1 MW biogas plant in Australia

The two stainless-steel digesters in Aurora which will be fed with 100 tons of organic waste per day. (Photo: Weltec Biopower GmbH)
The two stainless-steel digesters in Aurora which will be fed with 100 tons of organic waste per day. (Photo: Weltec Biopower GmbH)

A suburb of Melbourne, Australia, will get a Waste-to-Energy biogas plant with a capacity of 1 MW. The German biogas expert Weltec Biopower and Aquatec Maxcon are responsible for the plant’s construction, which is scheduled to take 14 months.

After a preparation phase of two years, construction works started in October 2015. The energy produced thanks to the anaerobic digestion of organic waste will be used to run the sewage and recycled water treatment plants of one of Australia’s largest water supply and sewerage service companies, Yarra Valley Water. With the help of two new 530 kW engines, the enterprise will become energy self-sufficient at its location in Aurora and even feed surplus electricity into the grid.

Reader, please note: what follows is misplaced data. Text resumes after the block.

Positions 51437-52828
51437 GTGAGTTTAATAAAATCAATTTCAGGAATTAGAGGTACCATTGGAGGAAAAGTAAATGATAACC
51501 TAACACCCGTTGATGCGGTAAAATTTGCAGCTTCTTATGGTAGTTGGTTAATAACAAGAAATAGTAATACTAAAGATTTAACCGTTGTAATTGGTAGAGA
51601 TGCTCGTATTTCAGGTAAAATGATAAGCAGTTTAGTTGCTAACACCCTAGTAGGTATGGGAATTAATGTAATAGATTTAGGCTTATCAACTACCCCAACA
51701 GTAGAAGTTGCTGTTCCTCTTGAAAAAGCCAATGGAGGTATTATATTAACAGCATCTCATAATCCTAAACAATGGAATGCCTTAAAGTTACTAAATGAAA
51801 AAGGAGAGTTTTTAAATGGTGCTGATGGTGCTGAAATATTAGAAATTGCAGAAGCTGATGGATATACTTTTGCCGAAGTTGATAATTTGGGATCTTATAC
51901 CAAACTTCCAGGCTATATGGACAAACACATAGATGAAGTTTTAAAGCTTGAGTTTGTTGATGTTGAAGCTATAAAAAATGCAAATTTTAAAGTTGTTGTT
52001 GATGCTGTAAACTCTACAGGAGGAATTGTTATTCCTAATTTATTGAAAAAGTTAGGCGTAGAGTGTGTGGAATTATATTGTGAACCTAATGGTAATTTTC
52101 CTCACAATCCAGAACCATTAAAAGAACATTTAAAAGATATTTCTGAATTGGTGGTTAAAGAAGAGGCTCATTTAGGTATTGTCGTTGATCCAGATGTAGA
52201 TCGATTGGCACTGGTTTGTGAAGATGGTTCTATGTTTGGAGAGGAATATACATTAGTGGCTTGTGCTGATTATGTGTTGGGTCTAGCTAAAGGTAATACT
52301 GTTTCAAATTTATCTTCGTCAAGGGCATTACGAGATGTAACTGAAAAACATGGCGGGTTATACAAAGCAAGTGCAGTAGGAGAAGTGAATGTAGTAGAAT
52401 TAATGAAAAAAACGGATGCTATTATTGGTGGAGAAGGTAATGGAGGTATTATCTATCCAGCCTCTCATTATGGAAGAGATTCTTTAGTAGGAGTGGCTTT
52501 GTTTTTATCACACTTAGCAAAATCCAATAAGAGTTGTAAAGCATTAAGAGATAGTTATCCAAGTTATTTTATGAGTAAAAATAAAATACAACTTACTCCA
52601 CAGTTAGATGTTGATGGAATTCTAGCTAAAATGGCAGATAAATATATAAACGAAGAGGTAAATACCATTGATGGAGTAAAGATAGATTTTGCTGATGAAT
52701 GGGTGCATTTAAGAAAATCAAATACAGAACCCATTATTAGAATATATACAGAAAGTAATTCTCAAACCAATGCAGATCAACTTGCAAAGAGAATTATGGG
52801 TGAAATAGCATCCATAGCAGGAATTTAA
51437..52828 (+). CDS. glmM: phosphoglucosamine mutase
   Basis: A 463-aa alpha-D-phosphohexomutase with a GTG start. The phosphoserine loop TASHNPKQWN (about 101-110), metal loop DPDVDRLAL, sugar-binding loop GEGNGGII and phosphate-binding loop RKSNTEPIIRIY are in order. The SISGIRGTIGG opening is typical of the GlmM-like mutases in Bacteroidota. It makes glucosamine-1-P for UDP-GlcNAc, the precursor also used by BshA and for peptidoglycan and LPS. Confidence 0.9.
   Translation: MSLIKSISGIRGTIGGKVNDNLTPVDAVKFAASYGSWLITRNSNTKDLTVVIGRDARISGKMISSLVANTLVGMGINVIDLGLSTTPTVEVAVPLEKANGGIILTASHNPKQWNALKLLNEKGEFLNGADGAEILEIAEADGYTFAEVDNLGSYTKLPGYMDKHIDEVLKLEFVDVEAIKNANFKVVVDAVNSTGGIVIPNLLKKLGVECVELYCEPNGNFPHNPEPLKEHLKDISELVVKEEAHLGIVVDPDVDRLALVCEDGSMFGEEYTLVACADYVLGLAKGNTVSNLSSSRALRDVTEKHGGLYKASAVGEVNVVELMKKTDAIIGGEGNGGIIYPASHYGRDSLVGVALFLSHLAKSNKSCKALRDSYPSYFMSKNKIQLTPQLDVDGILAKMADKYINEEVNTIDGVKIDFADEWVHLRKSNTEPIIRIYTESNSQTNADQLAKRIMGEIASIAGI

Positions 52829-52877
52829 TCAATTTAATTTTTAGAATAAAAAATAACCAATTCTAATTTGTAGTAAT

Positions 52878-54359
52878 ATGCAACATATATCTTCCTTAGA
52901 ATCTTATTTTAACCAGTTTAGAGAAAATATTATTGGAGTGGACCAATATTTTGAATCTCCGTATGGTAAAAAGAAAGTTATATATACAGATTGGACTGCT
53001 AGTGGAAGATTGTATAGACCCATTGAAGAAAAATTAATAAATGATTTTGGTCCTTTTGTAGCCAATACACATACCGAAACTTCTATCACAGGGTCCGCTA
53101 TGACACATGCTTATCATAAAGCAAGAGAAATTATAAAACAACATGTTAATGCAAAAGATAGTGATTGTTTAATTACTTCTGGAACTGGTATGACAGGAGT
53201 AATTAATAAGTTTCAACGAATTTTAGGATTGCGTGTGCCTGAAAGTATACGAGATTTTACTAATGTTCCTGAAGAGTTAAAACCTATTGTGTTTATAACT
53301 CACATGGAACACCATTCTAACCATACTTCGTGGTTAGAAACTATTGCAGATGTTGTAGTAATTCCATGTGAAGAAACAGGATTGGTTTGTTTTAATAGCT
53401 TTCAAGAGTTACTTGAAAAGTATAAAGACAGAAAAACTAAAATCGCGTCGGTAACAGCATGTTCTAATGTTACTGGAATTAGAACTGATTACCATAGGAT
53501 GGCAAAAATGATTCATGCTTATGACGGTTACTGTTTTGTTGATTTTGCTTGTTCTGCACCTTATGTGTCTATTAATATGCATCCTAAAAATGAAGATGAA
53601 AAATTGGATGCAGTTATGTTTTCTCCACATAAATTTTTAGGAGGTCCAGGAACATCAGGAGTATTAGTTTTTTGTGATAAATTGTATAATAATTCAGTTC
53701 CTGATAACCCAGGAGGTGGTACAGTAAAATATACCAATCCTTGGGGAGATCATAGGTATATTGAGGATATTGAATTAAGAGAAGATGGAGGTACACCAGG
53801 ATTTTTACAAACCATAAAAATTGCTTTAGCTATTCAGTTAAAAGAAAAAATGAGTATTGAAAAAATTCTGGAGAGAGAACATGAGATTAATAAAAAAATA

“The purpose built Waste-to-Energy facility will provide an environmentally sustainable solution for commercial organic wastes, generating enough renewable energy to run the existing sewage and recycled water treatment plants, as well as other Yarra Valley Water facilities,” says Pat McCafferty, Managing Director of Yarra Valley Water.

The plant in Aurora will use 100 tons of organic waste per day. The spectrum of organic waste that will be fermented is broad: Besides cafeteria and restaurant waste, brewery and dairy leftovers, fats and oils, fruit and vegetable waste will be used, as well as sludge from the adjacent wastewater treatment plant. After digestion in one of the two containers with a volume of 3,573 m³ each, the substrate will first be sanitised and then buffered in another stainless-steel tank with a volume of 4,531 m³.

A special input-process will ensure uninterrupted supply for the biogas plant. Except for the loading process, the digestion is fully automated and the substrate is automatically pumped from the pre-storage tank to the digesters.

In view of the positive effects of this anaerobic digestion project, Weltec Biopower expects other investors in Australia to follow.

Tanja Peschel / Weltec Biopower

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